Book Review

Book Review: The Painter’s Daughter by Julie Klassen

“Why is it, Captain, that we only appreciate what we have after it is gone? If only the thought of losing something or someone would cause us to value it while it’s right under our nose.”

9780764210723


Genre
Fiction, Romance, Historical
Publisher: 
Bethany House Publishers
Publication Date:
December 1, 2015
Number of pages:
464

 

 From the Publisher:

“Sophie Dupont assists her father in his studio, keeping her own artwork out of sight. In private, she paints the picturesque north Devon coast, popular with artists–including handsome Wesley Overtree, who seems more interested in Sophie than the landscape.

Captain Stephen Overtree is accustomed to taking on his brother Wesley’s responsibilities. Near the end of his leave, he is sent to find his brother and bring him home. Upon reaching Devonshire, however, Stephen is stunned to learn Wesley has sailed for Italy and left his host’s daughter in serious trouble.

Stephen feels duty-bound to act, and strangely protective of the young lady, who somehow seems familiar. Wanting to make some recompense for his own past failings as well as his brother’s, Stephen proposes to Miss Dupont. He does not offer love, but marriage “in name only” to save her from scandal. If he dies in battle, as he fears, she will at least be a respectable widow.

Desperate for a way to escape her predicament, Sophie finds herself torn between her first love and this brooding man she barely knows. Dare she wait for Wesley to return? Or should she elope with the captain and pray she doesn’t come to regret it?”

 

My Review:

The Painter’s Daughter Ate My Homework

A Play in One Scene

By Rachael

(Screen on phone lights up.)

Email notification: “”The Painter’s Daughter” by Julie Klassen has been sent to your Kindle.”

(Quickly opens Kindle and begins jumping around in anticipation.)

Rachael: (Whispers to self) “I’m only going to read the first chapter because I have an important college assignment due tomorrow that I really need to work on.”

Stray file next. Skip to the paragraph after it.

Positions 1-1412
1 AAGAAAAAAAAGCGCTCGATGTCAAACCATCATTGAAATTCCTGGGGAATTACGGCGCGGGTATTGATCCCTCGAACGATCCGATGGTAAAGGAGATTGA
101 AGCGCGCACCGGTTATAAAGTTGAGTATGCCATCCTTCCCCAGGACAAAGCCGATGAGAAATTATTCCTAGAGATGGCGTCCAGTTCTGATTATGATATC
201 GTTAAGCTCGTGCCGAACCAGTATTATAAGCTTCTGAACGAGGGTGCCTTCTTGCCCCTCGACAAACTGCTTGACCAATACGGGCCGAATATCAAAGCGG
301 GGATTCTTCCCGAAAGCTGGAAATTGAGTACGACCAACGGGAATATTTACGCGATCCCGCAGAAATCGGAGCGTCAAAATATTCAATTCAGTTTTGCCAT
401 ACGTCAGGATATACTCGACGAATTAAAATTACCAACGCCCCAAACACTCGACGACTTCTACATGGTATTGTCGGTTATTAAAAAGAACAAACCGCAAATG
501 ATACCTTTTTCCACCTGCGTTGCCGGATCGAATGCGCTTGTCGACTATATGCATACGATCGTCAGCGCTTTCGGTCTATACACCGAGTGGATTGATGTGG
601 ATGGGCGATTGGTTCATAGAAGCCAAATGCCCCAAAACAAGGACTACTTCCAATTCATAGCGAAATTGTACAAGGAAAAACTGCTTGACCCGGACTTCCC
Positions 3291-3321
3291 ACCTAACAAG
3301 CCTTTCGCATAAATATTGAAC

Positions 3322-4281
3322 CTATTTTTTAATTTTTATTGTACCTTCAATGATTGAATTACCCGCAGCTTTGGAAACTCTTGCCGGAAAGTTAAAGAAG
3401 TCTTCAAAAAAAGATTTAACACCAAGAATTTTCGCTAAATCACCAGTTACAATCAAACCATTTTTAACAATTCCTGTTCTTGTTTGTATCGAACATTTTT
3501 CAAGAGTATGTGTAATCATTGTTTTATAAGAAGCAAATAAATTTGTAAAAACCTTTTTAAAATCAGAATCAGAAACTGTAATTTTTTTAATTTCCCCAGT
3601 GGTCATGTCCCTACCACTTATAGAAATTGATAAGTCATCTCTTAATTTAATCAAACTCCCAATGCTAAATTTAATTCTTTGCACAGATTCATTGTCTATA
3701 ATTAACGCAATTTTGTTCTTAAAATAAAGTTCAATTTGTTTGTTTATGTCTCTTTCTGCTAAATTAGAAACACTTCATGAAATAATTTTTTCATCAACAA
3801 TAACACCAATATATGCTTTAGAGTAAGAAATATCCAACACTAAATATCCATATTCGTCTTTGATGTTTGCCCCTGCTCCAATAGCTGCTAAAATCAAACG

(Fingers tremble as they slide across the screen. Multiple mixed emotions flash across face. Finishes Chapter One.)

Rachael: “Well, that assignment can wait a few more minutes. It won’t take too long.”

(Reads three more chapters.)

Rachael: “I need to be a responsible adult and do my homework!”

(Glances at Kindle longingly.)

Rachael:“Forget this! I might as well accept the fact that no school is going to be done today.”

(Insert many gasps, smiles, and laughs throughout)

(Hours pass and eyes begin to burn. Notices the clock reads 2:00 a.m.)

Rachael: “Only a few…more… chapters!!!”

(Reaches the end of the book and turns off Kindle. Head falls into pillow and a loud groan escapes my mouth.)

Rachael: “After the emotional trauma that I have just suffered, there is no way that I am expected to do any homework tomorrow!”

_____________________________________________________

And that, my dear reader, is a summary of what it is like for me to receive and read a Julie Klassen novel in merely a few hours.

Since you ventured over here to read a review then I should probably give that to you, huh?

Let’s start with the glorious cover…

When the cover was released, even before I read the synopsis, I was like, “I am reading that book! That cover is phenomenal!”

If that was not your reaction then I am requiring that you look at it again.

If that was your reaction, then keep scrolling. You rock.

For you doubting people, I present the cover to you again:

9780764210723

Gorgeous, isn’t it?

With the colors, design, and typography, I think that it is the best of her covers.

As for characters, I think Julie’s talent in character development improves with every book. I loved Sophie so much! She’s so down to earth, realistic, strong, and sweet. Wesley I just wanted to slap (which, by the way, is a good thing). I think I was glaring at him throughout the entire book. He aggravated me. Stephen, on the other hand, I adored throughout. Some people that I talked to were like, “In the beginning, I wanted to strangle him! He was so grumpy and cold.” But the whole time I was like:

7f3043c739357696b880e60394b2c829
Correction: “He is” instead of “They’re”

😉

Seriously, I absolutely loved Stephen, even in his rude stage.He’s the brooding romantic type who softens once you get to know him.

You will love him!

Now, let’s talk about content and the plot! Yaaay!

The plot was drawn out so well! I honestly couldn’t put the book down! There are so many unexpected plot twists and exciting passages! It’s too good to be true.

There’s this one part when Sophie…*covers mouth* No spoilers. I desperately want to tell you about every single little detail!

But I can’t.

What about the part where….

*sigh*

You really should read the book!